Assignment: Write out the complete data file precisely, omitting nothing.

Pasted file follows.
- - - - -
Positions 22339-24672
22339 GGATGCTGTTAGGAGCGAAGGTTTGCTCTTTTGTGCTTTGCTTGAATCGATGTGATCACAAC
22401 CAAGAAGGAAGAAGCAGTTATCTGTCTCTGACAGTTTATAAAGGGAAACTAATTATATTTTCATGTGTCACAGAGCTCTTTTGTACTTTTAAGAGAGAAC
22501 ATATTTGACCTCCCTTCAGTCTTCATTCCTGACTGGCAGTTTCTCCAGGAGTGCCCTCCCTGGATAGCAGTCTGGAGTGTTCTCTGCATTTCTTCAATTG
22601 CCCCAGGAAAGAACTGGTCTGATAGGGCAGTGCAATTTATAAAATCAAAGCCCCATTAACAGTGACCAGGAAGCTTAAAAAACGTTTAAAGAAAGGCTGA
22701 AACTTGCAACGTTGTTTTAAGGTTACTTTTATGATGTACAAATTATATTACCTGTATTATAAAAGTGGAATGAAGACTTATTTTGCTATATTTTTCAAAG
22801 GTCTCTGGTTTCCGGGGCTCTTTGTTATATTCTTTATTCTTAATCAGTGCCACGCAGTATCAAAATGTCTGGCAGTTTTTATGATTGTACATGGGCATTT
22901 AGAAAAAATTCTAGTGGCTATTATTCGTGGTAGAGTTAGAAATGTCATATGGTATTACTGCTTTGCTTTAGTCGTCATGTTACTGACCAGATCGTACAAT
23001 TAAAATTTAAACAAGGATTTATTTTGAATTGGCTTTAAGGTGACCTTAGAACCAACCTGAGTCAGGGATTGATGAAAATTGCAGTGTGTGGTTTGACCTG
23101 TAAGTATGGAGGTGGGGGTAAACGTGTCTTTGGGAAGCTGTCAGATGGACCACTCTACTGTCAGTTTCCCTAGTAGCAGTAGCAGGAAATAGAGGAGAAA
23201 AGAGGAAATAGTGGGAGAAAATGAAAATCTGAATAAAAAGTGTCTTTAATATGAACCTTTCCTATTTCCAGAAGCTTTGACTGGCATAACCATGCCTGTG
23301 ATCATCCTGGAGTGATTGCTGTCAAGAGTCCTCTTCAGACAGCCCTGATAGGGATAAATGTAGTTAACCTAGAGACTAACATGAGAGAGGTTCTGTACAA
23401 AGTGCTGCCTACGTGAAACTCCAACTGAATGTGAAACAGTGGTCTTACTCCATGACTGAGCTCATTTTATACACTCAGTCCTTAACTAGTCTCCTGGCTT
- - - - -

Positions 22339-24672
22339 GGATGCTGTTAGGAGCGAAGGTTTGCTCTTTTGTGCTTTGCTTGAATCGATGTGATCACAAC
22401 CAAGAAGGAAGAAGCAGTTATCTGTCTCTGACAGTTTATAAAGGGAAACTAATTATATTTTCATGTGTCACAGAGCTCTTTTGTACTTTTAAGAGAGAAC
22501 ATATTTGACCTCCCTTCAGTCTTCATTCCTGACTGGCAGTTTCTCCAGGAGTGCCCTCCCTGGATAGCAGTCTGGAGTGTTCTCTGCATTTCTTCAATTG
22601 CCCCAGGAAAGAACTGGTCTGATAGGGCAGTGCAATTTATAAAATCAAAGCCCCATTAACAGTGACCAGGAAGCTTAAAAAACGTTTAAAGAAAGGCTGA
22701 AACTTGCAACGTTGTTTTAAGGTTACTTTTATGATGTACAAATTATATTACCTGTATTATAAAAGTGGAATGAAGACTTATTTTGCTATATTTTTCAAAG
22801 GTCTCTGGTTTCCGGGGCTCTTTGTTATATTCTTTATTCTTAATCAGTGCCACGCAGTATCAAAATGTCTGGCAGTTTTTATGATTGTACATGGGCATTT
22901 AGAAAAAATTCTAGTGGCTATTATTCGTGGTAGAGTTAGAAATGTCATATGGTATTACTGCTTTGCTTTAGTCGTCATGTTACTGACCAGATCGTACAAT
23001 TAAAATTTAAACAAGGATTTATTTTGAATTGGCTTTAAGGTGACCTTAGAACCAACCTGAGTCAGGGATTGATGAAAATTGCAGTGTGTGGTTTGACCTG
23101 TAAGTATGGAGGTGGGGGTAAACGTGTCTTTGGGAAGCTGTCAGATGGACCACTCTACTGTCAGTTTCCCTAGTAGCAGTAGCAGGAAATAGAGGAGAAA
23201 AGAGGAAATAGTGGGAGAAAATGAAAATCTGAATAAAAAGTGTCTTTAATATGAACCTTTCCTATTTCCAGAAGCTTTGACTGGCATAACCATGCCTGTG
23301 ATCATCCTGGAGTGATTGCTGTCAAGAGTCCTCTTCAGACAGCCCTGATAGGGATAAATGTAGTTAACCTAGAGACTAACATGAGAGAGGTTCTGTACAA
23401 AGTGCTGCCTACGTGAAACTCCAACTGAATGTGAAACAGTGGTCTTACTCCATGACTGAGCTCATTTTATACACTCAGTCCTTAACTAGTCTCCTGGCTT